The United States Centers for Disease Control and Prevention has closed the week by issuing a food safety alert regarding a surprisingly increasing number of new E. Coli infections linked with ground beef. In total, there have been 177 reported infections across 10 states, so far, dating back to the beginning of March, according to the CDC. Fortunately only 21 people have been hospitalized and zero deaths have been reported.
In its report, the CDC said, on Friday, “Two companies have recalled ground beef products that were sold to restaurants and institutions because they may be contaminated with E. coli 0103. Ill people in this outbreak ate ground beef from many sources. Investigators continue to trace other sources for ground beef, and more product contaminated with E. coli 0103 may be recalled.”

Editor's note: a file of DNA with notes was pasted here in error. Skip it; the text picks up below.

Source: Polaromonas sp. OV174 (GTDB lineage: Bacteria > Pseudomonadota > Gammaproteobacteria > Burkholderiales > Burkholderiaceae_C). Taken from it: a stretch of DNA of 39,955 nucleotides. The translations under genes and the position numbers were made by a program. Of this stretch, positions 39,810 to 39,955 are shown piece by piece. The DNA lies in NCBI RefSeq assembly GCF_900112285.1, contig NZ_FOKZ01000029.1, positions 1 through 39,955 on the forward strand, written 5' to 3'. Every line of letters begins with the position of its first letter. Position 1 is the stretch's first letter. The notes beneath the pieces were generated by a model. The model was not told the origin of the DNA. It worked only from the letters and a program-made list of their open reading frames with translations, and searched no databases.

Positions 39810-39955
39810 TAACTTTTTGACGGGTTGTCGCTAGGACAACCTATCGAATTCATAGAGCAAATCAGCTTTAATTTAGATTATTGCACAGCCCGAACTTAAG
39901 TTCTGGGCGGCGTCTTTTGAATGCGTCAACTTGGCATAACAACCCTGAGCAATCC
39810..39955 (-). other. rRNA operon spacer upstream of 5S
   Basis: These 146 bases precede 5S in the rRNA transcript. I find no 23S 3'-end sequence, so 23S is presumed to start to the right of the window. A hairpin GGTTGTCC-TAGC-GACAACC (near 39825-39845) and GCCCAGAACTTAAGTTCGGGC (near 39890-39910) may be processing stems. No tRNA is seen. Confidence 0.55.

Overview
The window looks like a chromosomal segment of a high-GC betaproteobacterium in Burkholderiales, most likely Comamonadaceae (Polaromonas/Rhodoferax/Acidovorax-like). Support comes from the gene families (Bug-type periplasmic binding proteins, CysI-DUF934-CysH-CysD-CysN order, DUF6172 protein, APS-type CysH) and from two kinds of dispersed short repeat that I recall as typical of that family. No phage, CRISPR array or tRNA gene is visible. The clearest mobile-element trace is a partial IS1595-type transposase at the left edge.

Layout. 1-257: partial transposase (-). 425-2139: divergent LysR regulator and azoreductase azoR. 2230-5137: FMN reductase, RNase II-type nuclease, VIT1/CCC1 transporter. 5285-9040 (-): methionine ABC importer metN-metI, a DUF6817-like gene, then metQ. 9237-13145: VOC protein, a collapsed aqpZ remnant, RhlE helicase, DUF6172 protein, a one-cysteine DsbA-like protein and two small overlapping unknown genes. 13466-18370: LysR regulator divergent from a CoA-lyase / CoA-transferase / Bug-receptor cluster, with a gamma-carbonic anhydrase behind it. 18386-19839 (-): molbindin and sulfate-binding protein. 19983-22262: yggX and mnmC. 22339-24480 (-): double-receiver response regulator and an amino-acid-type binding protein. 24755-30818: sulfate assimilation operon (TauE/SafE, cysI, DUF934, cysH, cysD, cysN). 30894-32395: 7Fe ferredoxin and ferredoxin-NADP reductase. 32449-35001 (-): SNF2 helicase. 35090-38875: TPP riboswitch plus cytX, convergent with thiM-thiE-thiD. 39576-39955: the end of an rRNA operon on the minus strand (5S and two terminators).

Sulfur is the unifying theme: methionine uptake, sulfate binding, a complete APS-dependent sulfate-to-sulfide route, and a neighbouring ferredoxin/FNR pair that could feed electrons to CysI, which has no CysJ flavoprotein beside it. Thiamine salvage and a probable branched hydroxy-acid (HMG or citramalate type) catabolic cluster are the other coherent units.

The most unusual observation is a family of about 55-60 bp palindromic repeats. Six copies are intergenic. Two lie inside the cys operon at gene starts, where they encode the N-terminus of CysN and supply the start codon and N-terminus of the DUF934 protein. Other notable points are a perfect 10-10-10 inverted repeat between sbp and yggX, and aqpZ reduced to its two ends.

In regards to the issue, two companies have recalled their ground beef products this week because of the potential E. coli contamination, says the United States Department of Agriculture’s Food and Safety Inspection Service. First up is Grant Park Packing, based in Franklin Park, IL. Grant Park has recalled roughly 53,200 pounds of raw ground beef products. Second, we have the Carrollton, GA-based K2D Foods, who recalled more than 113 pounds of raw ground beef products.
The CDC goes on to say “States are investigating additional illnesses that might be a part of this outbreak,” noting that Georgia, Kentucky, and Tennessee have had the most cases. Ohio, Florida, and Virginia were the next three highest affected. Finally, Illinois, Minnesota, Mississippi, and Indiana have also been affected.
While E. coli contamination is nothing new—and is generally not fatal—it is important to know how you can reduce risk for infection. Because E. coli grows naturally in the digestive tract of animals, it is very important, first of all, to keep raw foods away from foods that do not need cooking: like raw fruits and vegetables. Secondly, always wash your hands after handling any food; and always make sure to cook meat products to at least 145° (for steaks and roasts) and up to 160° for ground beef or pork. Finally, make sure that you clean cutting boards, knives, and other utensils between uses; and thoroughly.